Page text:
Père Jean Marie Delavay

Père Jean-Marie Delavay was a French missionary and botanist. He was the first Western explorer of the region, now encompassed by the Three Parallel Rivers of Yunnan Protected Areas. Delavay was born in Les Gets, Haute-Savoie, in 1834; as a missionary for Missions Etrangères de Paris he was sent to China in 1867, serving first in Guangdong moving to north-western Yunnan. While in France in 1881, on a break from his duties, Delavay met the natural history collector and fellow missionary Père Armand David, who had made his final collecting expedition in China in the 1870s. David encouraged Delavay to continue his collecting work and send specimens to the Paris Museum of Natural History. In 1888 he contracted bubonic plague; this did not stop his explorations, however he travelled to Hong Kong to recuperate, collecting plants all the way. By 1891 it was clear that a more drastic cure was needed, so Delavay returned to France in hopes of gaining a full recovery. Unable to stay away, he returned to China in 1893 and continued his collections, adding another 1550 plants to his impressive total, but in 1895 he succumbed to his illness, died in Yunnan province aged 61.

Delavay was an avid plant collector, sending over 200,000 herbarium specimens back to France, from which numerous new genera and over 1,500 new species were described, many by Adrien René Franchet of the Paris Muséum national d'Histoire naturelle. Delavay is commemorated in the names of several plants, including Delavay's Fir Abies delavayi, Delavay's Magnolia Magnolia delavayi and Delavay's Peony Paeonia delavayi

East Midlands Ambulance Service

East Midlands Ambulance Service National Health Service Trust provides emergency 999, urgent care and patient transport services for the 4.8 million people within the East Midlands region of the UK - covering Nottinghamshire, Leicestershire, Rutland and Northamptonshire. In 2016/17 EMAS received over 938,837 emergency 999 calls with ambulance clinicians dispatched to 653,215 incidents. EMAS employs about 3,290 staff at more than 70 locations, including two control rooms at Nottingham and Lincoln - the largest staff group are those who provide accident and emergency responses to 999 calls. In 2013 EMAS took on 140 new emergency care assistants. In 2014 EMAS announced. In 2010 − 11 EMAS missed key performance targets after a cold spell brought ice. By June 2015 EMAS had failed to meet their category 1 response times for the fifth successive year. In December 2019 ambulance staff spent 13,057 hours waiting at hospitals for the pre-handover of patients, more than double the time spend in December 2018.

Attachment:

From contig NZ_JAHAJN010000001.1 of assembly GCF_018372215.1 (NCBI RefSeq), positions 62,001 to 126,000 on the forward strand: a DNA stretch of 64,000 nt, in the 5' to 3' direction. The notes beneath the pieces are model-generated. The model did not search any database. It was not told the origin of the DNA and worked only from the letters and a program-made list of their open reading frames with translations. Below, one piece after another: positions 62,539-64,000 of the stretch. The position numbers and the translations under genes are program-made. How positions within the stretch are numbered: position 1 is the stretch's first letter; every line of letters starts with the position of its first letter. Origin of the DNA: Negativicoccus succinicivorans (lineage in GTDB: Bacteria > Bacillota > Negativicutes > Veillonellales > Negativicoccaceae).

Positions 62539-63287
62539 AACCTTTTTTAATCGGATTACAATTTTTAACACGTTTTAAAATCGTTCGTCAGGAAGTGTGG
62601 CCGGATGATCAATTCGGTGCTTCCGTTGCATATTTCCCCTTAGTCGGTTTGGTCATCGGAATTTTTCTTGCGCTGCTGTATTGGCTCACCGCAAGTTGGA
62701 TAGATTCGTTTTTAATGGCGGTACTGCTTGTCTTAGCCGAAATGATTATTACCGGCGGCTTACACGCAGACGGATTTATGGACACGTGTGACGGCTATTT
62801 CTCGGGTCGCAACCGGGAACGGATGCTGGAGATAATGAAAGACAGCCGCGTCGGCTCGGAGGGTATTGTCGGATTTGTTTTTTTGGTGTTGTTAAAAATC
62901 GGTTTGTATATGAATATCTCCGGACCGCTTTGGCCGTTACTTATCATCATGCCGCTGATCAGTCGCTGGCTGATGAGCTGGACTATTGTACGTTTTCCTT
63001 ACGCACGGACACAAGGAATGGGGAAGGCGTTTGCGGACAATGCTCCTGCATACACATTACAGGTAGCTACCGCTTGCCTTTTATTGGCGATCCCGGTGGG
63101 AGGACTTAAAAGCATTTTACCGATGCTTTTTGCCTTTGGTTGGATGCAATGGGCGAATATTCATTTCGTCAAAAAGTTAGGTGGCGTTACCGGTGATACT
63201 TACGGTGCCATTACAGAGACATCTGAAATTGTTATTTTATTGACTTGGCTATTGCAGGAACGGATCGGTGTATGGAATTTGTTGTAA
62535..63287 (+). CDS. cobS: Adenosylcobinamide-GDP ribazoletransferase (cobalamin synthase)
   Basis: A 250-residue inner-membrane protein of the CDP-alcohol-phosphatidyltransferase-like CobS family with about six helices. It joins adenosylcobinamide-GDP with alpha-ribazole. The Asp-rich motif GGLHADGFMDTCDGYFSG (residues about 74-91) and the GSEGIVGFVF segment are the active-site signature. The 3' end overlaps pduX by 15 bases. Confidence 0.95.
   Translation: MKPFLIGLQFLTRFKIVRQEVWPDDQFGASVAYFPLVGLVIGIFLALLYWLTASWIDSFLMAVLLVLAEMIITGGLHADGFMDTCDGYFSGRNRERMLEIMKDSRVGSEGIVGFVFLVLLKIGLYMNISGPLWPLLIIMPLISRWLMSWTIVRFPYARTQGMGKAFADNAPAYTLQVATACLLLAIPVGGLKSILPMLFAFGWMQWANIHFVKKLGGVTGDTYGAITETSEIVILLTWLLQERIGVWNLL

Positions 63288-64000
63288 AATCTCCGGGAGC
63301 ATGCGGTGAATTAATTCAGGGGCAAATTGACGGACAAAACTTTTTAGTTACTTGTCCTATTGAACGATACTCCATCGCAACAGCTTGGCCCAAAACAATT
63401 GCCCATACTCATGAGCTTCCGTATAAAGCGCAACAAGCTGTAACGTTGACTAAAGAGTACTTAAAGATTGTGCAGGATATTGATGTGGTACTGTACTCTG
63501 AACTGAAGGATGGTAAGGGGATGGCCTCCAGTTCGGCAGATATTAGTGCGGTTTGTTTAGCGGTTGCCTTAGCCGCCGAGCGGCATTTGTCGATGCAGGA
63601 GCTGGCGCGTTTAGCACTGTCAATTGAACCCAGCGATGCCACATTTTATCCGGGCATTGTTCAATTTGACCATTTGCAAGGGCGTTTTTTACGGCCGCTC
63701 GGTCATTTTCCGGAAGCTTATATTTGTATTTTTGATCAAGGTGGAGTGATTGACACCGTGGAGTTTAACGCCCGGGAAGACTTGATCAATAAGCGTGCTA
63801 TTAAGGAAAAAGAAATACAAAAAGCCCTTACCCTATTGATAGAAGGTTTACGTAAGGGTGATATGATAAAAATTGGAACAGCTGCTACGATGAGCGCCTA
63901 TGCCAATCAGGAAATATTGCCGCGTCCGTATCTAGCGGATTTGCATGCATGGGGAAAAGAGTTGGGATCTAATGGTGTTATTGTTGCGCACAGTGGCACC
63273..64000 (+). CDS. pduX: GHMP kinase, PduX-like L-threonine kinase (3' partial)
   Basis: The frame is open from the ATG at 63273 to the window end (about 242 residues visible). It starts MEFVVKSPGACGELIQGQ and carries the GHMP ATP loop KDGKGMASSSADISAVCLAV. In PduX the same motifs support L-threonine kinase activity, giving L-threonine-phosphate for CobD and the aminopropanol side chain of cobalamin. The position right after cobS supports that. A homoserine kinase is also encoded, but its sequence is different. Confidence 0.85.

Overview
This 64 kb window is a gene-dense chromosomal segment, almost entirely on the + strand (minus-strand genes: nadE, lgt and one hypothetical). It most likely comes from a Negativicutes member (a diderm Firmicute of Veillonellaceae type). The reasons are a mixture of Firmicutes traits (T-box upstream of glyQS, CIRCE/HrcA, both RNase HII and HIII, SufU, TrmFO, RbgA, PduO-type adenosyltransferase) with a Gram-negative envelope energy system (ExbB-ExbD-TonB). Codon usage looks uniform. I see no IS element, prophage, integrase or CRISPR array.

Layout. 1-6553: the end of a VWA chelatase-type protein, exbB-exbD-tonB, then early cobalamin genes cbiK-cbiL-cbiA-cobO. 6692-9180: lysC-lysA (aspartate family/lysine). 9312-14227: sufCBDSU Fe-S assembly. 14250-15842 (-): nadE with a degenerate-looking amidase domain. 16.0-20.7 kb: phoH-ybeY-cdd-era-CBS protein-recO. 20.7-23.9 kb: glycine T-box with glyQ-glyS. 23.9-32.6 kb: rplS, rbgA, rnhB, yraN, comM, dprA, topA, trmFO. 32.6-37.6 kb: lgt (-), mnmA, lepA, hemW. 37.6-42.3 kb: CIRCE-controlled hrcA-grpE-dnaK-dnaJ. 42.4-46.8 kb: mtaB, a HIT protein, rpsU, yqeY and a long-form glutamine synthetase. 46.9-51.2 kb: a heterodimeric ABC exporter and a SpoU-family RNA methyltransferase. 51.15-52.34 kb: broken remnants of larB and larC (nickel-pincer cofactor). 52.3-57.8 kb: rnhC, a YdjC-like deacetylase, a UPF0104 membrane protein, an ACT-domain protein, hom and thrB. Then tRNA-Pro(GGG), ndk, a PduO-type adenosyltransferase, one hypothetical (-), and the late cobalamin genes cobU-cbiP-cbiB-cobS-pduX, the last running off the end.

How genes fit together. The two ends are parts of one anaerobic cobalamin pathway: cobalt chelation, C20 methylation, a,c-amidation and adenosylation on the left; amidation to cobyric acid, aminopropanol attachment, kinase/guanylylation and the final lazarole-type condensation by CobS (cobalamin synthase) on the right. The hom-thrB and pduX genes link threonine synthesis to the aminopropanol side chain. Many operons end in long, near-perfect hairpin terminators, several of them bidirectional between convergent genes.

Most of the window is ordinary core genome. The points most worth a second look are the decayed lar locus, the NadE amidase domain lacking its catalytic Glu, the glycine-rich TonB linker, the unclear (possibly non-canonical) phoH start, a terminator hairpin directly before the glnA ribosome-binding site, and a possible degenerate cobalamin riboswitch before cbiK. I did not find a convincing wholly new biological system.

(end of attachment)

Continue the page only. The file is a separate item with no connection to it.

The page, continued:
EMAS provided patient transport services until contracts worth £20 million per year were taken over in 2012 by two private sector companies. In 2012−13 EMAS had a budget of £148 million; the Trust spent £4.3 million on voluntary and private ambulance services in 2013−14 for support in busy periods. In 2015 the service faced a drop in funding of around £6 million a year. In October 2014 the Trust decided to spend £88,000 on upgrading its computer equipment. In 2018 the trust said it would need an extra £20 million a year to meet the new ambulance performance standards. Emergency medical services in the United Kingdom Official website

Karl Brazil

Karl Peter Brazil is an English session drummer. He is best known as the drummer for the British indie rock band Feeder, replacing the band's previous drummer Mark Richardson, he works with other pop and rock artists, both on tour and in the studio. Brazil was raised in a musical family, was influenced by them at a young age. Born in Solihull, he is a dedicated supporter of Birmingham City F. C.. Brazil uses Gretsch drums, Sabian cymbals,Roland electronic drums, Remo drumheads, DW hardware LP percussion and Vic Firth drumsticks; some Kind of Trouble - James Blunt Renegades - FeederAll Bright Electric - Feeder Official website

Greenford branch line